Conclusion: COPC touched a responsive nerve in the health care system, both nationally and locally. It was seen as an effective way to respond to South Africa’s crisis of health care. Initiating the reform was inevitably a complex process. In this initial phase of implementing COPC the political commitment of governmental and nongovernmental organisations was evident. What still had to be worked through was how the collaboration would materialise in practice on the ground.


Communauté des soins axés primaire dans le district de Tshwane, Afrique du Sud: évaluation de la première phase de mise en œuvre

Présentation: La restructuration des soins de santé primaire a constitué une étape clé de la réforme du secteur de la santé initiée en Afrique du Sud au niveau national en 2009. Utilisant le concept de postes de santé gérés par des ONG et basés dans les quartiers, le district de Tshwane, dans la province du Gauteng, a commence à mettre en œuvre des soins de santé primaire communautaires (COPC, Community oriented primary care) dans sept quartiers au cours de l’année 2011.

Objectifs: L’objectif de cette étude était d’obtenir des informations sur la manière dont les fournisseurs de soins de santé primaire comprenaient et percevaient la première phase de mise en œuvre des COPC dans le district de Tshwane.

Méthode: Une étude qualitative a été réalisée par le biais de groupes de discussion avec le personnel de sept postes de santé au cours des mois de septembre et d’octobre 2011. Celle-ci a permis d’étudier la compréhension, la perception et l’expérience qu’avaient les fournisseurs de soins de santé des COPC.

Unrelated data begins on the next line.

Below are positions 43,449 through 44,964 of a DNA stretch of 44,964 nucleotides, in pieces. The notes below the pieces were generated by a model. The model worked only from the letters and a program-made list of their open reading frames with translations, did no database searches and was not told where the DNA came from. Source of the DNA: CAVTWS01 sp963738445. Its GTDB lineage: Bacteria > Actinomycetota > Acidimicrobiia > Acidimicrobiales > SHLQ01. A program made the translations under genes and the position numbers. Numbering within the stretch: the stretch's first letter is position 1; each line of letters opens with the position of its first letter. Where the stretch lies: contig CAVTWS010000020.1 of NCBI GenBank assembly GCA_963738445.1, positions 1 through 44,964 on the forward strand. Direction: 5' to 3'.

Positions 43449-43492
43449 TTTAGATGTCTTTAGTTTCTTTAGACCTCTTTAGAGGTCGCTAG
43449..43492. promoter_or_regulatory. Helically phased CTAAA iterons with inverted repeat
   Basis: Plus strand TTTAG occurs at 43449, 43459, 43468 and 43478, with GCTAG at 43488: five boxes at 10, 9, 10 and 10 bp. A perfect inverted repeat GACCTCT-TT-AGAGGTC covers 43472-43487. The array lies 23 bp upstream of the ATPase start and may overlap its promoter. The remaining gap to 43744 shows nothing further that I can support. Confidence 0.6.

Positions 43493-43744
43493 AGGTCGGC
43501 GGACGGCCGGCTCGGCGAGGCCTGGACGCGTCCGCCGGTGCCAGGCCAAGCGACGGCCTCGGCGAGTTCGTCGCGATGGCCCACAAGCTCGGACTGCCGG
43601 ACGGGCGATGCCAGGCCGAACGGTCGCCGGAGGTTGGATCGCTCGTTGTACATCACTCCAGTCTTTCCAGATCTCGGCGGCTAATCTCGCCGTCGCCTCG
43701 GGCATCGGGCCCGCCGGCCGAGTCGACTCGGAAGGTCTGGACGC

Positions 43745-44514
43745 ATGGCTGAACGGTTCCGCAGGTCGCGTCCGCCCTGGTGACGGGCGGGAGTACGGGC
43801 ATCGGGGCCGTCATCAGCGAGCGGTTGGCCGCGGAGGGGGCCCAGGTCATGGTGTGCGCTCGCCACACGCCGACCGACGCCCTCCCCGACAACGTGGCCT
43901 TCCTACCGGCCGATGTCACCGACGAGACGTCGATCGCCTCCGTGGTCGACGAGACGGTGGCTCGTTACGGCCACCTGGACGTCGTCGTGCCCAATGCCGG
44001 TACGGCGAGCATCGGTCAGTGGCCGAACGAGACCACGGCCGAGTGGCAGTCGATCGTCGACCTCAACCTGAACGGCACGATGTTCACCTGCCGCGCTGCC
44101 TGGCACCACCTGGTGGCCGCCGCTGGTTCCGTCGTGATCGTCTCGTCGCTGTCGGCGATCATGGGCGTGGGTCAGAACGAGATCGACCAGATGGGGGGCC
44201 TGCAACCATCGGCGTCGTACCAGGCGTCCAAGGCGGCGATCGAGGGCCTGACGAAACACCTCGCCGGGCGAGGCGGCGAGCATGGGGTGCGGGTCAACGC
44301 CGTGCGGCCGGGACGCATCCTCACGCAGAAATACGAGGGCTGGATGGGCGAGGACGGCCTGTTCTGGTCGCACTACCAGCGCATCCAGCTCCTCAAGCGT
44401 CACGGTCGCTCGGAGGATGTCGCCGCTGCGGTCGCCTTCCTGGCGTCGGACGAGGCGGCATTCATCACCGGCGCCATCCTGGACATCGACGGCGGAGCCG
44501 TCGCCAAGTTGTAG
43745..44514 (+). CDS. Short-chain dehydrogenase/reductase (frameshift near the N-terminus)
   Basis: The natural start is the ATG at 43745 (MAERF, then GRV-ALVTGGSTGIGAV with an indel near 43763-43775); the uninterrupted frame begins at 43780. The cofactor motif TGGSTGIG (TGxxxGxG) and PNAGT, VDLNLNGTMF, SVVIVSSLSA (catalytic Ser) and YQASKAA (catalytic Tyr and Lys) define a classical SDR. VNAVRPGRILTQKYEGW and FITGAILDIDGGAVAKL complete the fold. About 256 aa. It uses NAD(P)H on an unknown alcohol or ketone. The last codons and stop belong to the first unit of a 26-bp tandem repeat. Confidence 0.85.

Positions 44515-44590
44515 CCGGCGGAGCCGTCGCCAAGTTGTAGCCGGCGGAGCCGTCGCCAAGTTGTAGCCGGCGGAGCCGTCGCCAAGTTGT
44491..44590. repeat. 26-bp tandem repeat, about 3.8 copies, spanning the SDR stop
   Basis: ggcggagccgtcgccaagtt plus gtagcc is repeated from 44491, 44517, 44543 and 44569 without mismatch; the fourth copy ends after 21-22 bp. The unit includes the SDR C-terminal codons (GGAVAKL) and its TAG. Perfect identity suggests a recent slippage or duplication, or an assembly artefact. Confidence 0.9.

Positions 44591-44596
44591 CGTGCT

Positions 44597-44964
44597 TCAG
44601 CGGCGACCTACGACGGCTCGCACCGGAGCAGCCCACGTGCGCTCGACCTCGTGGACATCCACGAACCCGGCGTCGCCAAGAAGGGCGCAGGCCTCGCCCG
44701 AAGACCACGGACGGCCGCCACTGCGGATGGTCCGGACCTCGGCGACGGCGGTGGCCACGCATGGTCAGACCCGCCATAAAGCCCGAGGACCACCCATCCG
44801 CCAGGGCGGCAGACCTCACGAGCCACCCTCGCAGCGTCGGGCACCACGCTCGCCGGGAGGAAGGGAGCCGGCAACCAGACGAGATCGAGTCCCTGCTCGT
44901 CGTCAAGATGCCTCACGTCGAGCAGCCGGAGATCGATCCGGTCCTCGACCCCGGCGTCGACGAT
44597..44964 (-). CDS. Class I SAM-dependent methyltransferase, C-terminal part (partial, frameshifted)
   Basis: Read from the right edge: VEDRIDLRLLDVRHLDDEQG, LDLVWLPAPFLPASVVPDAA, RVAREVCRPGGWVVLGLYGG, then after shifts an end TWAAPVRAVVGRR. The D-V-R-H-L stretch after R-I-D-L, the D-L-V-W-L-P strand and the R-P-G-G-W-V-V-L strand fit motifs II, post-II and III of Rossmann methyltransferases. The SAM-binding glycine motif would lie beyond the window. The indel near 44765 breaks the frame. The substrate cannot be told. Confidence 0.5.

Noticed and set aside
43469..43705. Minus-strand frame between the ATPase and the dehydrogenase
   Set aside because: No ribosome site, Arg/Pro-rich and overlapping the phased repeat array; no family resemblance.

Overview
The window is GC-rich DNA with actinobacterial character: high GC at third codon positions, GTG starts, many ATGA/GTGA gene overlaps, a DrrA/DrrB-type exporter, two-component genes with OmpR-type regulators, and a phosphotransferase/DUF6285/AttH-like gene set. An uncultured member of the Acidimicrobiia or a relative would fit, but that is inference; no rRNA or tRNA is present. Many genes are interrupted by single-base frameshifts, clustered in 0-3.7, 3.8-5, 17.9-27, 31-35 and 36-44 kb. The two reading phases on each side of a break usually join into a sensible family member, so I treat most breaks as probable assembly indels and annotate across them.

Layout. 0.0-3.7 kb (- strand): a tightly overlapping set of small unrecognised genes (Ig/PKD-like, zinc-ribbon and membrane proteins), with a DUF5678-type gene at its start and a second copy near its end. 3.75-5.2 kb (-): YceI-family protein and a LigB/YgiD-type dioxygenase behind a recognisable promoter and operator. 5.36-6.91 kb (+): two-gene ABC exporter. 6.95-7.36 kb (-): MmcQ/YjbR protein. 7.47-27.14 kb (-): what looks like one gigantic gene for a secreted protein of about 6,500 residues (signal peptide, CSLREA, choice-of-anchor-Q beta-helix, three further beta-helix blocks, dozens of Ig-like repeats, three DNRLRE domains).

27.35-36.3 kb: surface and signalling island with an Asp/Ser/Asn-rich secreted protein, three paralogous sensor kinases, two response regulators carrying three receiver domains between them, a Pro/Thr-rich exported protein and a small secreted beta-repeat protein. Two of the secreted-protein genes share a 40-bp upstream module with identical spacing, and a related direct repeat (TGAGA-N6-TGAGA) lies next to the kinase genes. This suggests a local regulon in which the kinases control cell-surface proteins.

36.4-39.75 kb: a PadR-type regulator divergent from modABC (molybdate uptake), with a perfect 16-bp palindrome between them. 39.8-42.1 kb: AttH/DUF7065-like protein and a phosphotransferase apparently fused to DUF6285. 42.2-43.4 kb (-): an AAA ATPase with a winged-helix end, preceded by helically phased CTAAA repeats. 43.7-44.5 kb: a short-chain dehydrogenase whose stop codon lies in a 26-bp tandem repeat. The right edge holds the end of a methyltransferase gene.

Résultats: Au cours des discussions, les participants ont soulevé des questions d’ordre organisationnel, relatives au lieu de travail et aux relations communautaires. Sur le plan organisationnel, ces questions se rapportaient au processus d’initiation et de mise en place des COPC et à la relation entre les organisations gouvernementales et non gouvernementales. Les questions associées au lieu de travail se rapportaient à la situation professionnelle et au statut professionnel et à la rémunération du personnel des postes de santé. Les questions associées à la communauté étaient centrées sur le rôle et la relation entre les prestataires de services et leurs communautés.

Conclusion: Les COPC on permis de toucher un point sensible du système de santé, tant au niveau national que local. Ils étaient perçus comme un moyen efficace de répondre à la crise des services de santé à laquelle l’Afrique du Sud était confrontée. Au cours de cette première phase de mise en œuvre des COPC, l’engagement politique des organisations gouvernementales et non gouvernementales est apparu de manière évidente.